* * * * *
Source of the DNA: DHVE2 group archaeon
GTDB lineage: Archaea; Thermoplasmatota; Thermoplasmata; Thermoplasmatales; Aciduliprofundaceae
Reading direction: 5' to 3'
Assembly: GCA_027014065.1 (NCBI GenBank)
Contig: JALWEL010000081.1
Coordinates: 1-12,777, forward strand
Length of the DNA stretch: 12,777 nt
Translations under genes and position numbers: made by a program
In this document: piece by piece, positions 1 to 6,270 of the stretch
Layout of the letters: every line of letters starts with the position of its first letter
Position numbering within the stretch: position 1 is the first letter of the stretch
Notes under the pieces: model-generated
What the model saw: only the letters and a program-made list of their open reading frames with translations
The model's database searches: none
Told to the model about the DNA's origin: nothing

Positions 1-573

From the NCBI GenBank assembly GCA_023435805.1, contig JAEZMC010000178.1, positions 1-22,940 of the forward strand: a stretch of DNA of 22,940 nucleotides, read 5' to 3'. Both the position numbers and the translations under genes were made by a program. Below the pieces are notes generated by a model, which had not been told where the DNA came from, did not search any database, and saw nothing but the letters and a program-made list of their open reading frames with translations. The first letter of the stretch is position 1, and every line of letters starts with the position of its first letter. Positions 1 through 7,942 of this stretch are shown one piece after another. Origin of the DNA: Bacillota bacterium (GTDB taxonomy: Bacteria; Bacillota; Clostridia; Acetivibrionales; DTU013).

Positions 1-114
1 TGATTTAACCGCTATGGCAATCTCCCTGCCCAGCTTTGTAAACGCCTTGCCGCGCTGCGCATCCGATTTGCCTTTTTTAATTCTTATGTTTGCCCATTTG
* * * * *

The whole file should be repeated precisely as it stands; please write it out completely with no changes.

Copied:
Source of the DNA: DHVE2 group archaeon
GTDB lineage: Archaea; Thermoplasmatota; Thermoplasmata; Thermoplasmatales; Aciduliprofundaceae
Reading direction: 5' to 3'
Assembly: GCA_027014065.1 (NCBI GenBank)
Contig: JALWEL010000081.1
Coordinates: 1-12,777, forward strand
Length of the DNA stretch: 12,777 nt
Translations under genes and position numbers: made by a program
In this document: piece by piece, positions 1 to 6,270 of the stretch
Layout of the letters: every line of letters starts with the position of its first letter
Position numbering within the stretch: position 1 is the first letter of the stretch
Notes under the pieces: model-generated
What the model saw: only the letters and a program-made list of their open reading frames with translations
The model's database searches: none
Told to the model about the DNA's origin: nothing

Positions 1-573

From the NCBI GenBank assembly GCA_023435805.1, contig JAEZMC010000178.1, positions 1-22,940 of the forward strand: a stretch of DNA of 22,940 nucleotides, read 5' to 3'. Both the position numbers and the translations under genes were made by a program. Below the pieces are notes generated by a model, which had not been told where the DNA came from, did not search any database, and saw nothing but the letters and a program-made list of their open reading frames with translations. The first letter of the stretch is position 1, and every line of letters starts with the position of its first letter. Positions 1 through 7,942 of this stretch are shown one piece after another. Origin of the DNA: Bacillota bacterium (GTDB taxonomy: Bacteria; Bacillota; Clostridia; Acetivibrionales; DTU013).

Positions 1-114
1 TGATTTAACCGCTATGGCAATCTCCCTGCCCAGCTTTGTAAACGCCTTGCCGCGCTGCGCATCCGATTTGCCTTTTTTAATTCTTATGTTTGCCCATTTG